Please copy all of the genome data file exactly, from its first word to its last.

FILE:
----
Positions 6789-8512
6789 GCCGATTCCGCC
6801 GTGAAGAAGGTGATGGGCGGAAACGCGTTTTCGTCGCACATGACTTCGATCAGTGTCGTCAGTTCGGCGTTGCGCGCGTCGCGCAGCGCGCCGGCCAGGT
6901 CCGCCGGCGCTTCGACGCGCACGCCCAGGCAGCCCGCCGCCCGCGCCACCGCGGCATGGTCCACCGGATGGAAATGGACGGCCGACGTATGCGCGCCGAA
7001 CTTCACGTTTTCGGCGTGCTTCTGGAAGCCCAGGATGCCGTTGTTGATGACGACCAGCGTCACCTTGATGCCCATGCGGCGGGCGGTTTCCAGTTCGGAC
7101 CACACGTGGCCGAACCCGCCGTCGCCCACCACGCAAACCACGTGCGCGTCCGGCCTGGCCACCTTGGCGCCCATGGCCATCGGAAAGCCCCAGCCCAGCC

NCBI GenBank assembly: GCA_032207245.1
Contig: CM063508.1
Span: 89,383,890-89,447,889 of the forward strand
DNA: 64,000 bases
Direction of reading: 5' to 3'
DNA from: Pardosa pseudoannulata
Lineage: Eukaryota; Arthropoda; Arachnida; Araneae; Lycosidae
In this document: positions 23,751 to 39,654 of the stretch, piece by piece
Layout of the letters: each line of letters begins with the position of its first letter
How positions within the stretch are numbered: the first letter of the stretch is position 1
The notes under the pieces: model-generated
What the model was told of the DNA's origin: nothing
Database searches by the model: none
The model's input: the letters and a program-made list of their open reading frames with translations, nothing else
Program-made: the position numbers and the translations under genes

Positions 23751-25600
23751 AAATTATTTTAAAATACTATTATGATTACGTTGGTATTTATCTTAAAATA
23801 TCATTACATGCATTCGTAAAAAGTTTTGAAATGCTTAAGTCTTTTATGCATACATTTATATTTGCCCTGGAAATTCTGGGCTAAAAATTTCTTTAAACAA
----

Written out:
Positions 6789-8512
6789 GCCGATTCCGCC
6801 GTGAAGAAGGTGATGGGCGGAAACGCGTTTTCGTCGCACATGACTTCGATCAGTGTCGTCAGTTCGGCGTTGCGCGCGTCGCGCAGCGCGCCGGCCAGGT
6901 CCGCCGGCGCTTCGACGCGCACGCCCAGGCAGCCCGCCGCCCGCGCCACCGCGGCATGGTCCACCGGATGGAAATGGACGGCCGACGTATGCGCGCCGAA
7001 CTTCACGTTTTCGGCGTGCTTCTGGAAGCCCAGGATGCCGTTGTTGATGACGACCAGCGTCACCTTGATGCCCATGCGGCGGGCGGTTTCCAGTTCGGAC
7101 CACACGTGGCCGAACCCGCCGTCGCCCACCACGCAAACCACGTGCGCGTCCGGCCTGGCCACCTTGGCGCCCATGGCCATCGGAAAGCCCCAGCCCAGCC

NCBI GenBank assembly: GCA_032207245.1
Contig: CM063508.1
Span: 89,383,890-89,447,889 of the forward strand
DNA: 64,000 bases
Direction of reading: 5' to 3'
DNA from: Pardosa pseudoannulata
Lineage: Eukaryota; Arthropoda; Arachnida; Araneae; Lycosidae
In this document: positions 23,751 to 39,654 of the stretch, piece by piece
Layout of the letters: each line of letters begins with the position of its first letter
How positions within the stretch are numbered: the first letter of the stretch is position 1
The notes under the pieces: model-generated
What the model was told of the DNA's origin: nothing
Database searches by the model: none
The model's input: the letters and a program-made list of their open reading frames with translations, nothing else
Program-made: the position numbers and the translations under genes

Positions 23751-25600
23751 AAATTATTTTAAAATACTATTATGATTACGTTGGTATTTATCTTAAAATA
23801 TCATTACATGCATTCGTAAAAAGTTTTGAAATGCTTAAGTCTTTTATGCATACATTTATATTTGCCCTGGAAATTCTGGGCTAAAAATTTCTTTAAACAA